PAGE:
Is autism caused by brain inflammation?

Autism Spectrum Disorders
“The evidence that immune dysfunction likely plays a role in the etiology/pathophysiology of ASD (autism spectrum disorder) is becoming substantial.” 1

Is autism caused by brain inflammation?

Autism spectrum disorders may be caused by “environmental factors that affect cell signaling, metabolic, immune and epigenetic processes in genetically sensitive individuals.” 8 Additionally, studies indicate that neuroinflammation and immune dysfunction plays a role in ASD for a subset of patients.

“One of the major advancements in ASD research in the last 10 years is evidence that active neuroinflammation is a significant component of ASD, including chronically activated microglia.” 1

Immune abnormalities linked with the development of ASD

Multiple studies report that an abnormal immune function, which includes inflammation, cytokine dysregulation, and anti-brain autoantibodies, can significantly influence the development of autism spectrum disorders. These findings have led researchers to look more closely at the role of immune dysfunction and autoimmunity in ASD patients. 2

Investigators from Tufts University School of Medicine have identified high numbers of an inflammatory protein, known as Interleukin-18 (IL-18), in the brains of children with autism spectrum disorder. They also found increased levels of IL-37, an anti-inflammatory protein. 3

“Increasing evidence supports the presence of immune dysfunction and inflammation in the brains of children with ASD,” the authors concluded. 3

  Recently, there has been mounting evidence indicating an association between brain inflammation and autism spectrum disorders.
Infections trigger autoimmune response, leading to ASD behaviors

What exactly is triggering this inflammatory reaction is not yet known. But researchers believe that, in some cases, infections affecting the central nervous system in early childhood years may trigger an autoimmune response, causing antibodies to mistakenly attack healthy cells in the brain. These “autoantibodies” induce brain inflammation and the onset of abnormal behaviors associated with autism.

“Autoantibodies specific to self-proteins in the brain, CNS and cellular components have been frequently reported in individuals with ASD.” 1

For example, one study found, “the proportion of children with positive levels for [herpes simplex virus autoantibodies] IgM (indicative of acute infection) was significantly greater in autistics (65%) than in healthy children.” 4

And herpes simplex encephalitis was associated with the onset of autistic symptoms in a 14-year-old girl. Investigators concluded “that autoimmunity against encephalic structures elicited by HSV [herpes simplex virus] infections could be involved in autism.” 5

Another case report describes a toddler who developed “regressive behaviors and autistic features” when she contracted enterovirus encephalitis. 6

Meanwhile, other studies have found the exposure rate and titer of varicella zoster virus autoantibodies to be “significantly higher in children with ASD.” 6

Could autism be due to an immune dysfunction?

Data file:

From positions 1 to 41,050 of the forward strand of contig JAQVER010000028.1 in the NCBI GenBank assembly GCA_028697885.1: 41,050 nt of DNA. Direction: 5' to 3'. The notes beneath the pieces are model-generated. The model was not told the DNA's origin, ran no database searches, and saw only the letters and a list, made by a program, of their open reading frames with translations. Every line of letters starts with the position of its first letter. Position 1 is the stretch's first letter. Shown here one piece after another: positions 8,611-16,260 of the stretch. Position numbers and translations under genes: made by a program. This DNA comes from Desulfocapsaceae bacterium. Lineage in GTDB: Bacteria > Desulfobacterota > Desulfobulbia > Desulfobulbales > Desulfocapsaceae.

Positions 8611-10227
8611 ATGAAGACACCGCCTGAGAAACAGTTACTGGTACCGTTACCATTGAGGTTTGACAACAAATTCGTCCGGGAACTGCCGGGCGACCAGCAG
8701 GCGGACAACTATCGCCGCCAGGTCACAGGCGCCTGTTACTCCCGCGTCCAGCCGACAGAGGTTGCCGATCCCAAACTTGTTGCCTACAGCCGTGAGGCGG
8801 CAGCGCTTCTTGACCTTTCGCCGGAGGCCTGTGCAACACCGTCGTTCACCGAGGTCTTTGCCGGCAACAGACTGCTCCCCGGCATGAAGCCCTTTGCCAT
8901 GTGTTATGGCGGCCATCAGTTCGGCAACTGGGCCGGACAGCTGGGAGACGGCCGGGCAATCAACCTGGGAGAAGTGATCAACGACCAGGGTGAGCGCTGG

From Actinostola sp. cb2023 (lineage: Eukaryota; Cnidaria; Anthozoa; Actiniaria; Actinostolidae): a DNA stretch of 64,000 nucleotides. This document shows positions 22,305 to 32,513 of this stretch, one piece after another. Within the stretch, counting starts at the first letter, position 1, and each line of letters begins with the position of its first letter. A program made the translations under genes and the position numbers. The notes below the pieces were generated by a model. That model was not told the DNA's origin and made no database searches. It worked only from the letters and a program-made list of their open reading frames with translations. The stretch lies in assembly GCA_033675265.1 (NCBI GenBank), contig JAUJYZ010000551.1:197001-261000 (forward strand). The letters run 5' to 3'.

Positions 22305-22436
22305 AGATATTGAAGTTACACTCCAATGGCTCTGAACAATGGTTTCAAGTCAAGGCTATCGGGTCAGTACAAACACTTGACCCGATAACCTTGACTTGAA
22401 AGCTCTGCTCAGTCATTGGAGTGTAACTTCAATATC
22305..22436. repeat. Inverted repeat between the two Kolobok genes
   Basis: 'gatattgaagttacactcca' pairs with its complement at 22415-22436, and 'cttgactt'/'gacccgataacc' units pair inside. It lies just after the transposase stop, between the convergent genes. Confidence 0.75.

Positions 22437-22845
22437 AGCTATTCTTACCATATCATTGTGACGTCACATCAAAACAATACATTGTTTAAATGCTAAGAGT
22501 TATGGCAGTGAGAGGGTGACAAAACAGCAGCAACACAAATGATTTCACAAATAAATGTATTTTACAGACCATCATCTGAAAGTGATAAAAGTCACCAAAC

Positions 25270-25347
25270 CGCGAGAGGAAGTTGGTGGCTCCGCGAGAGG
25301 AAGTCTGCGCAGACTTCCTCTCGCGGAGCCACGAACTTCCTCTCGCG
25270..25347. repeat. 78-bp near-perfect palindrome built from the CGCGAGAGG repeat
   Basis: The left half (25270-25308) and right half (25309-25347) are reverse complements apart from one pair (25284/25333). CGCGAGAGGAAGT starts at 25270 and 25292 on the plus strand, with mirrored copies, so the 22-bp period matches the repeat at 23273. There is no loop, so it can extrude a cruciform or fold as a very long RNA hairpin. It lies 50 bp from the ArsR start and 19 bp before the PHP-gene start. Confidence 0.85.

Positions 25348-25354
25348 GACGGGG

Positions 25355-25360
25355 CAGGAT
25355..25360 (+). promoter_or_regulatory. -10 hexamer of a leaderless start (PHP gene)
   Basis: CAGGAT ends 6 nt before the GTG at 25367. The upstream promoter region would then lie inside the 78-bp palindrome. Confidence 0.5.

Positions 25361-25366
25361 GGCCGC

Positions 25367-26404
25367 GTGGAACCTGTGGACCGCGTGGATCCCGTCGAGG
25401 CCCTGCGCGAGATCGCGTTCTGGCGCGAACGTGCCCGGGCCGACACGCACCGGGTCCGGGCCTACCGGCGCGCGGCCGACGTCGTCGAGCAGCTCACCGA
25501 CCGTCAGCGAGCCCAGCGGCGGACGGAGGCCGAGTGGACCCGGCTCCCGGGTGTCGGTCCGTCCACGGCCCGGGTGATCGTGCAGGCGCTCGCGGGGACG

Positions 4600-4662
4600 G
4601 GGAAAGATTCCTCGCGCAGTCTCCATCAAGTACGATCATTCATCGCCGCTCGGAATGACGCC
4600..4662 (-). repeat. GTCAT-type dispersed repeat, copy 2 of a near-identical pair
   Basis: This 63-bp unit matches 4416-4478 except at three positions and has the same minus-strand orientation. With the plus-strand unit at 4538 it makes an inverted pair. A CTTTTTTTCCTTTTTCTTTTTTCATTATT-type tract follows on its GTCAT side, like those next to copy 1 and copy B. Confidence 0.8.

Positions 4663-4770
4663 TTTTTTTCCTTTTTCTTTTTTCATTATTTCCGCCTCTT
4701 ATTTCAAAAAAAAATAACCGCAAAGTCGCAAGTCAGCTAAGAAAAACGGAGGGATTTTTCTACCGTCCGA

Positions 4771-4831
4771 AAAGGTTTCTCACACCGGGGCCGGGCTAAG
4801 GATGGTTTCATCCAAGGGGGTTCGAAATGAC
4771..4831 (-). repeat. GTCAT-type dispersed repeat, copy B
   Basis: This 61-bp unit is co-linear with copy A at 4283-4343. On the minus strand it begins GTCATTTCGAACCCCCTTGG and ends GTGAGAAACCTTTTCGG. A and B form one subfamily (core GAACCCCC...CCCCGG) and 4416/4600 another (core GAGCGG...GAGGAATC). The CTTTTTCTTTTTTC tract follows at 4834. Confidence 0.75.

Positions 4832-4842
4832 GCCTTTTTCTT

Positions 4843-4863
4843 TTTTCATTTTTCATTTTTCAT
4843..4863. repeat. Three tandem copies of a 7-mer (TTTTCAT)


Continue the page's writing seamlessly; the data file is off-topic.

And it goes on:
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Are you or your child struggling with autism? It may be due to an autoimmune response.

Evidence of brain inflammation in children with autism

“The presence of autoantibodies in individuals with ASD is increased, and evidence of neuroinflammation has been substantiated both in vivo and in post-mortem brain tissue.” 1

Investigators point out, however, that some individuals may not display outwards signs of infection but instead suffer from subclinical (or asymptomatic) infections. For instance, polyomavirus (typically an asymptomatic infection) was found “more frequent in the brains of patients with autism,” according to Lintas et al. 7

“Asymptomatic infections induce an immune response, even though disease is not present, and could still affect neurodevelopment,” Lintas warns. 7

  1. Hughes HK, Mills Ko E, Rose D, Ashwood P. Immune Dysfunction and Autoimmunity as Pathological Mechanisms in Autism Spectrum Disorders. Front Cell Neurosci. 2018;12:405. Published 2018 Nov 13. doi:10.3389/fncel.2018.00405
  2. Meltzer A, Van de Water J. The Role of the Immune System in Autism Spectrum Disorder. Neuropsychopharmacology. 2017;42(1):284–298. doi:10.1038/npp.2016.158
  3. Irene Tsilioni, Arti B. Patel, Harry Pantazopoulos, Sabina Berretta, Pio Conti, Susan E. Leeman, Theoharis C. Theoharides. IL-37 is increased in brains of children with autism spectrum disorder and inhibits human microglia stimulated by neurotensin. Proceedings of the National Academy of Sciences Oct 2019, 116 (43) 21659-21665; DOI: 10.1073/pnas.1906817116
  4. Zappulo et al. Prevalence of HSV1/2 Congenital Infection Assessed Through Genome Detection on Dried Blood Spot in Individuals with Autism Spectrum Disorders. In Vivo. 2018 Sep-Oct; 32(5): 1255–1258. doi: 10.21873/invivo.11373
  5. Gillberg C. Onset at age 14 of a typical autistic syndrome. A case report of a girl with herpes simplex encephalitis. J Autism Dev Disord. 1986 Sep;16(3):369-75.
  6. Marques et al. Autism spectrum disorder secondary to enterovirus encephalitis. J Child Neurol. 2014 May;29(5):708-14. doi: 10.1177/0883073813508314.
  7. Lintas et al. Association of autism with polyomavirus infection in postmortem brains. J Neurovirol. 2010 Mar;16(2):141-9. doi: 10.3109/13550281003685839.
  8. Frye RE, Rossignol DA. Identification and Treatment of Pathophysiological Comorbidities of Autism Spectrum Disorder to Achieve Optimal Outcomes. Clin Med Insights Pediatr. 2016;10:43-56. Published 2016 Jun 15. doi:10.4137/CMPed.S38337